The name Urocichla is pre-occupied but the birds placed by Sharpe in that genus are congeneric with those which he placed in his following new genus Spelaeornis in the Catalogue of Birds. This name is therefore applicable.
The birds of this genus have short, rounded tails of 10 feathers only; the plumage is soft and full and the feathers squamated; the bill is like that of Elachura and Troglodytes but stouter than either; the tarsi are long and strong and the feet the same. The sexes are alike but the young differ from the adults in being unmarked above and, generally, in having redder wing-quills.
Key to Species.
A. Lower plumage without any black and [p. 451.
white bars S. longicaudatus,
B. Lower plumage barred with black and
white S. caudatus, p. 456.
Key to Subspecies.
A. Under parts fulvous-rufous, neither barred [p. 452.
nor spotted S. I. longicaudatus,
B. Under parts rufous with black terminal
spots S. l. chocolatinus, p. 453.
C. Under parts principally grey, more or less tinged with rufous on flanks.
a. No distinct spots on lower plumage .... S. l. reptatus, p. 455.
b. Lower plumage conspicuously marked
with dark brown terminal and dull
white subterminal spots S. l. sinlumensis, p. 453.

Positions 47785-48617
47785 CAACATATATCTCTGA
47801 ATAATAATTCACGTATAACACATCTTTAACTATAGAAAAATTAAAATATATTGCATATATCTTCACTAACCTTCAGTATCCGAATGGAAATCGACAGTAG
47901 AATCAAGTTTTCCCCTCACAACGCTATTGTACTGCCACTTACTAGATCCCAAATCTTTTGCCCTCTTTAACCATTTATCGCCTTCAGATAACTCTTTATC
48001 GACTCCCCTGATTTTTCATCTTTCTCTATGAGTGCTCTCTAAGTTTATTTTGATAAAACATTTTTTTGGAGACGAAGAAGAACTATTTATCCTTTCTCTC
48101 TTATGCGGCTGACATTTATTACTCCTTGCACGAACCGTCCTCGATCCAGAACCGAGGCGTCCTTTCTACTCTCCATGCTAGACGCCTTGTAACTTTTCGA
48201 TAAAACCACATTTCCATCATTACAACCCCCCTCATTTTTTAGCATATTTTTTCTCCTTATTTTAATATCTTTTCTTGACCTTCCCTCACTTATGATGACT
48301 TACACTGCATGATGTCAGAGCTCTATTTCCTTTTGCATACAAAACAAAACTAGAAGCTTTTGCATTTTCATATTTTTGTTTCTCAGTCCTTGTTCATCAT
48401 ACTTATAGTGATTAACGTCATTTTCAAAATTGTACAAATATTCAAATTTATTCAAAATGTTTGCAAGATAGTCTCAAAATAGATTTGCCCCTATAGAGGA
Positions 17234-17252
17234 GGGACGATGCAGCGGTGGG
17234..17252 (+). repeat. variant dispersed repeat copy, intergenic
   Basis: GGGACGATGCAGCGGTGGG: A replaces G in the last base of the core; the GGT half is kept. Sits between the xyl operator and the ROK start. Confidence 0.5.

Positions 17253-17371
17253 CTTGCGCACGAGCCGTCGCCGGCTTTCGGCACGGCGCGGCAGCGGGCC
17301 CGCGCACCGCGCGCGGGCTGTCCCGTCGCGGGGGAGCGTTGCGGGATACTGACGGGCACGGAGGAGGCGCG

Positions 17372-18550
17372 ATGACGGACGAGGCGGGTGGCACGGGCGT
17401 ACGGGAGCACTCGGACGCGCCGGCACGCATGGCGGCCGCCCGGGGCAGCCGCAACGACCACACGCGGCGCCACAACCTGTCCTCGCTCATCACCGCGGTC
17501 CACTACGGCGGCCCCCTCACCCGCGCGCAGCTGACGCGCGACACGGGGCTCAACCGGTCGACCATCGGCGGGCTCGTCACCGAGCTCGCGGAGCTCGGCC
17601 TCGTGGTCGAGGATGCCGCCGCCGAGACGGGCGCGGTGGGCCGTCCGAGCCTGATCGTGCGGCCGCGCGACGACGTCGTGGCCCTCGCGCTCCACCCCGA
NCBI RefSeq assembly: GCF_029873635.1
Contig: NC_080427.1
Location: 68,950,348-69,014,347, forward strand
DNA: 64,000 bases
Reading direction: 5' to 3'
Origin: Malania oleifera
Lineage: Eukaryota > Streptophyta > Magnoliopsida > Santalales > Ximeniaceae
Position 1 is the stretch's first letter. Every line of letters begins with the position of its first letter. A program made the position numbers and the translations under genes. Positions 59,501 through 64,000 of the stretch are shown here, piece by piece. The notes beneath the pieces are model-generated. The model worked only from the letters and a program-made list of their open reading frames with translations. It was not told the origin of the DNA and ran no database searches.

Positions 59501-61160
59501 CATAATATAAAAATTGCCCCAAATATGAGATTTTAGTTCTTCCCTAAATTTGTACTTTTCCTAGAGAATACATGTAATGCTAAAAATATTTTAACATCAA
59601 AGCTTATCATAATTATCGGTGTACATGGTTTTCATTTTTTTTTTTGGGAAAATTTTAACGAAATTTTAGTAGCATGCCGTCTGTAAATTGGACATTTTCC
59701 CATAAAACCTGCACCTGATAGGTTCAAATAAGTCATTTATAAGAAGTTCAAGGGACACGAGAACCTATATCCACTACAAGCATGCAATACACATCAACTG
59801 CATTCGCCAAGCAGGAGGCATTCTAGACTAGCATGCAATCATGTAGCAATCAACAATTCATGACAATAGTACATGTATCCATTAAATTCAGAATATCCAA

c. Sides of breast more strongly tinged with
rufous and spotting on lower plumage
less conspicuous S. l. kauriensis, p. 454.
D. Whole lower plumage practically white
with triangular black tips S. l. oatesi9 p. 455.
At present there is so little material available for examination that it is difficult to say whether or not some of the hitherto so-called species are even good subspecies and with better series some may have to be done away with. Spelaeornis l. kauriensis, for instance, is very probably nothing more than feebly marked specimens of S. Z. sinlumensis, both occurring in the Bhamo Hills at about the same elevation. On the other hand, more material might possibly show that in Spelaeornis longicaudatus^ Spelaeornis sinlumensis and Spelaeornis oatesi we have three quite good species. For the present it seems safer to retain them all as geographical
races of longicaudatus, dealing with them more definitely when we have more specimens for examination.